HG: I mean, you've done a lot of very serious acting in your life. I haven't. I was more worried about making silly little jokes work. And I don't know which is worse, more stressful: to try and keep something light when you're, you know, in the 14th hour of filming in some location where you're losing the light and everyone's in a panic, or whether it's trying to summon up emotions. It was watching Meryl Streep, when I did that Florence Foster Jenkins [film], and she said, ‘I made a promise to myself. I'll never do an emotional scene where I haven't actually gotten myself into the emotion first.’ I thought, Christ, that's a big ask. (laughs) But I did try. And you definitely do it.
NK: I do it. Yeah. I finished the thing shattered, actually. I did find it really long and taxing emotionally.
On the show's star-studded cast...
NK: But we were able to share the load. We had some fantastic actors (opens in new tab).
HG: Lily Rabe.
NK: Edgar [Ramírez]. Matilda [De Angelis]. Matilda was brave. She showed up.
HG: Astonishing. Do you know what my wife said... what she noticed is, ‘Oh, they're all so hot.’ I think that's either a Susanne thing, or maybe it's you as a producer. She fancies every man and every woman in it.
NK: That's good.
HG: (laughs) I said, ‘What about me?’
NK: You've been moved out. (laughs) That's Susanne, isn't it? Except I really wanted Edgar. I begged Edgar; I begged Lily to do it.
HG: Oh, did you?
NK: I wanted those two. I just thought they would be great in there. And then when [Susanne] said, ‘Donald [Sutherland],’ I said, ‘Oh, Donald, could we get Donald?’ And so she sort of had a relationship with him. So it was the two of us, and then everyone sort of came in around that. I couldn't believe [it]. We just got lucky with our cast. But I'm glad that your wife thinks they're all hot, I'll pass that on.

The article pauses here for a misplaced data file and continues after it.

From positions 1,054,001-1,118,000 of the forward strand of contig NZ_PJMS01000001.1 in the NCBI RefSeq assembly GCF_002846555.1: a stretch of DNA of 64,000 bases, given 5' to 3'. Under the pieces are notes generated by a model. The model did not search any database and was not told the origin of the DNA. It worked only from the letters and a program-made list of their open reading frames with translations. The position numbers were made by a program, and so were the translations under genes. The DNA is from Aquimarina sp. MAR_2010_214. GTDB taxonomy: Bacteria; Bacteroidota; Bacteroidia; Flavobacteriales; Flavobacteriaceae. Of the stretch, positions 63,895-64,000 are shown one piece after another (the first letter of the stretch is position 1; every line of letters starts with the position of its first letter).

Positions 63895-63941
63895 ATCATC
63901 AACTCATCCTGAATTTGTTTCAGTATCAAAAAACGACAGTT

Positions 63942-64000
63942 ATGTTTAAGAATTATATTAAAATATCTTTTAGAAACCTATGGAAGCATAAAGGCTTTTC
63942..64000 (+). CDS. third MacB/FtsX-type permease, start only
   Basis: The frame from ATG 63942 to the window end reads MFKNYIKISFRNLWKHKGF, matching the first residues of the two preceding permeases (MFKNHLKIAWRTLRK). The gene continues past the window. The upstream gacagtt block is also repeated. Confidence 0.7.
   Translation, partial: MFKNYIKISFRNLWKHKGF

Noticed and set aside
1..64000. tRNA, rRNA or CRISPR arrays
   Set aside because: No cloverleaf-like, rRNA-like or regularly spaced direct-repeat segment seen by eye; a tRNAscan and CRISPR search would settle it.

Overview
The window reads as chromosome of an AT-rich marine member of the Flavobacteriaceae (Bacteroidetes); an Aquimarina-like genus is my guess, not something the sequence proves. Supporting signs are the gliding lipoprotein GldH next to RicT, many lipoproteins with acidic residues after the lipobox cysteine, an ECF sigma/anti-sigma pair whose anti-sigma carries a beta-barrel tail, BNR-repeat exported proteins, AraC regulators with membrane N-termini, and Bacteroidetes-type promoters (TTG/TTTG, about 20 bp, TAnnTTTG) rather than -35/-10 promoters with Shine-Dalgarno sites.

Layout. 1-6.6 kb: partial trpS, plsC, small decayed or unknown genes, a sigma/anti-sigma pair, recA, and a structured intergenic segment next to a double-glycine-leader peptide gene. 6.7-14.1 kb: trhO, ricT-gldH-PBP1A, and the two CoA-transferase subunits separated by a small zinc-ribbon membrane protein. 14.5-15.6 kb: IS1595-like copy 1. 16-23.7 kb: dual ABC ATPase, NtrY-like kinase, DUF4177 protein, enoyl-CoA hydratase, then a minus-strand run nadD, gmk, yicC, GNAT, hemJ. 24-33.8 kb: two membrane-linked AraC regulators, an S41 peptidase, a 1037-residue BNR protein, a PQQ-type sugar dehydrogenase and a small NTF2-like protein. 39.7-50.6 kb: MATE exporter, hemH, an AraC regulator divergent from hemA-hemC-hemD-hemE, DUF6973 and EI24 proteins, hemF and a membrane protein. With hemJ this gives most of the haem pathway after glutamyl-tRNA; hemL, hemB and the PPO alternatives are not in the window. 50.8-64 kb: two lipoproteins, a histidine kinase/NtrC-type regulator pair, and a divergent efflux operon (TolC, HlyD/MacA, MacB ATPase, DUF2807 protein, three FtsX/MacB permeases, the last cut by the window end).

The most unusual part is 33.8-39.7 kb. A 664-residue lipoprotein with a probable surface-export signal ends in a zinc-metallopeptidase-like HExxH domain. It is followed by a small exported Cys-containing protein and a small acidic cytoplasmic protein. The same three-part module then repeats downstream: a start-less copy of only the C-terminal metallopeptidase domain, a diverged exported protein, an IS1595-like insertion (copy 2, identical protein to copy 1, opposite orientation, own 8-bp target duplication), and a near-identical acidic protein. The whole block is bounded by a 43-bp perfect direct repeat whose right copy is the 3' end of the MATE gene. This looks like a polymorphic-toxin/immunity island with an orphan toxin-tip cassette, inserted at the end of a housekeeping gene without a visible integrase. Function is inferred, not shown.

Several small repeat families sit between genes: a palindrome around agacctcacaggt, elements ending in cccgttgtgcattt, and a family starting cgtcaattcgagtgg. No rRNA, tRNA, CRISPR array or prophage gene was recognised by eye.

HG: She loved the whole series. And she hates everything I've ever been in.
NK: And Keith [Urban, Kidman’s husband] loved the whole series, and he is brutally honest...He didn't fall asleep. He just kept saying, ‘When can I watch the next one?’ And I kept saying, ‘Well, not tonight, not tonight,’ and [he] kept begging for another one, which was kind of nice.
HG: It is, it's brilliant.
NK: I hope that happens with the audiences.
HG: I've spoken to a few journalists already, and they've all said the same: that they had to binge watch the thing with their whole family. And I say, ‘Okay, in your family, who's the perpetrator?’ And they say, ‘Oh, well, we all disagree.’ So that's a testament to David's writing.
NK: Totally. He's a master. He wrote all six hours. That's why this feels like a film. Because you don't have different directors coming and directing each episode. This is all one director, one editor, one writer. And that's rare.
HG: In fact, I call it a film, because I refuse to say the word ‘television.’ (laughs) I'm too snobby.
NK: But you've done television now.
HG: Oh, I'm sure I haven't.
On their instant on-screen rapport...
HG: You're very keen in scenes that we really talk to each other. And that's very good for me. Because sometimes I can disappear up my own ass. I think you're very, very good at making us connect.